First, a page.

Indepth Arts News: |
"Seventeenth-Century Baroque Festival:
Art in the World of Stefano della Bella
2001-03-28 until 2001-04-17
University of Richmond Museums
USA United States of America
The University of Richmond is proud to announce the Seventeenth-Century
Baroque Festival, a celebration and examination of the arts and music of Europe. A
series of speakers, performances, and an exhibition will explore the style and
accomplishments of the Baroque era.
Inaugurating the festival will be an exhibition of more than 100 prints by
Stefano della Bella (Italian, 1610-1664), shown in the Marsh Art Gallery, University
of Richmond Museums, and drawn from its collection.
A prolific printmaker, Della
Bella received commissions from the Medici court as well as French King Louis XIV.
His images of landscapes, marines, city scenes, royal ceremonies, animal studies,
and military battles capture the events, symbolism, and everyday life of Baroque
Florence, Rome, and Paris. Organized by the Marsh Art Gallery, University
Museums, in collaboration with the Virginia Museum of Fine Arts, Richmond, the
exhibition is curated by Charles W. Johnson, Professor of Art History and Chair of
the Department of Art and Art History, University of Richmond. A catalogue,
published by the University of Richmond Museums, will accompany the exhibition.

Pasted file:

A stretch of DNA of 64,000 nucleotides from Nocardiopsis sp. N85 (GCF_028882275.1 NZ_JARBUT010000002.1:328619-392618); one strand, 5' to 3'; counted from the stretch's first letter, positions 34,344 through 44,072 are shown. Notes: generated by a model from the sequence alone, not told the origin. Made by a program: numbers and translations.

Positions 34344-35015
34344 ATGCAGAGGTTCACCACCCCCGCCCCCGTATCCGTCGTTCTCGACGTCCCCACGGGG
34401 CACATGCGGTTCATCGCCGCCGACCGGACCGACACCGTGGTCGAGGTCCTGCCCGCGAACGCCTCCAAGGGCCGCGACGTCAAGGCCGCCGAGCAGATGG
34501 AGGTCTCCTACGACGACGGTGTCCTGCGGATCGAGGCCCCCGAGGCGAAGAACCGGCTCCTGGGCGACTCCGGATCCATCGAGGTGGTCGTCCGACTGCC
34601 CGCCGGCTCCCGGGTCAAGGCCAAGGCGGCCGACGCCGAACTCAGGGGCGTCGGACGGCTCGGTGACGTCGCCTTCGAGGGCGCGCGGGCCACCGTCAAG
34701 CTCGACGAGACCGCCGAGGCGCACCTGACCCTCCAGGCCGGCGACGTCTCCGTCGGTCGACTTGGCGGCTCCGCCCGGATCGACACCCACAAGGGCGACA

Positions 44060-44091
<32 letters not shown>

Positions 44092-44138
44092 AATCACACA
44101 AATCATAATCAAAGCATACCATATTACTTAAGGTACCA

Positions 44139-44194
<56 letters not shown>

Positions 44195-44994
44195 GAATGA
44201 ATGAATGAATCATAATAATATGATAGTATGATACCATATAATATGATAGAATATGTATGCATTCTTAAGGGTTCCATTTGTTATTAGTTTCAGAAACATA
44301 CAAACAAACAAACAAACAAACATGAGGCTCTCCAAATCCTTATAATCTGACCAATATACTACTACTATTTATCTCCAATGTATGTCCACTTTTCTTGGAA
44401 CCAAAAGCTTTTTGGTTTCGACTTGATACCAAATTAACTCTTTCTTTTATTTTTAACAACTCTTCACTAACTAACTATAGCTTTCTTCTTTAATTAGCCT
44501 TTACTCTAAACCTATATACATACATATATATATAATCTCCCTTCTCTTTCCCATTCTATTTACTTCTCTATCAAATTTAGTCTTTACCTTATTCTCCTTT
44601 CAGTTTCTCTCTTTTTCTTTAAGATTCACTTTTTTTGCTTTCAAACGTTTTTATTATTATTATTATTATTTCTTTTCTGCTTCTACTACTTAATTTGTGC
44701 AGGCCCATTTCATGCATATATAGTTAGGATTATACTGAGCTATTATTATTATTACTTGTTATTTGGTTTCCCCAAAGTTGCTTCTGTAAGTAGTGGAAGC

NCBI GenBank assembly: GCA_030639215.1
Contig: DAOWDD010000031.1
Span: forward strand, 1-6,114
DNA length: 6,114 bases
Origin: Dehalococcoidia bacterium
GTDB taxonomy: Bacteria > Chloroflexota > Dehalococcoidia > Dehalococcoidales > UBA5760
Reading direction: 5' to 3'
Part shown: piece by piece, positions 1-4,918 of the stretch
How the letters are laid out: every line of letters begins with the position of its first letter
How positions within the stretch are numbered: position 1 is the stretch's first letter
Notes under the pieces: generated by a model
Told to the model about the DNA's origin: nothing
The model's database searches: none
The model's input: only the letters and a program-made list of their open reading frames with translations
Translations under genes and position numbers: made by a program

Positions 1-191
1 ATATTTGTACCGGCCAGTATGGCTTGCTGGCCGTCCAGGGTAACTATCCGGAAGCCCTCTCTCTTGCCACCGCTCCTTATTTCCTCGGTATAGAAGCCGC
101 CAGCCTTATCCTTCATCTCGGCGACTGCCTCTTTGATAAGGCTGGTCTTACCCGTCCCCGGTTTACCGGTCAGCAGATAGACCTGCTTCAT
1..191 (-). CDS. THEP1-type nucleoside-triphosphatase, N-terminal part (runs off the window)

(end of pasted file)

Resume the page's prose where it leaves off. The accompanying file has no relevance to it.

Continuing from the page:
Musical performances by national and international artists will be held
throughout the festival. Musical programs will include Bach's Goldberg Variations
performed on harpsichord by Joanne Kong and a selection of Baroque works for the
lute played by Paul O'Dette. In addition there will be two concerts featuring original
instrument ensembles, Musica Antiqua Koln and Affetti Musicali.
The festival will include master classes and workshops by noted scholars
and musicians. Topics such as Baroque dance, choral music, and seventeenth-
century printmaking will offer additional insight into the creativity of this period.
In mid-April, the University of Richmond will also host a two-day conference
on art and music from Della Bella's world. A national call for papers has been issued
and planned speakers include art historians Svetlana Alpers and James Elkins and
music scholars Carolyn Gianturco and Alexander Silbiger.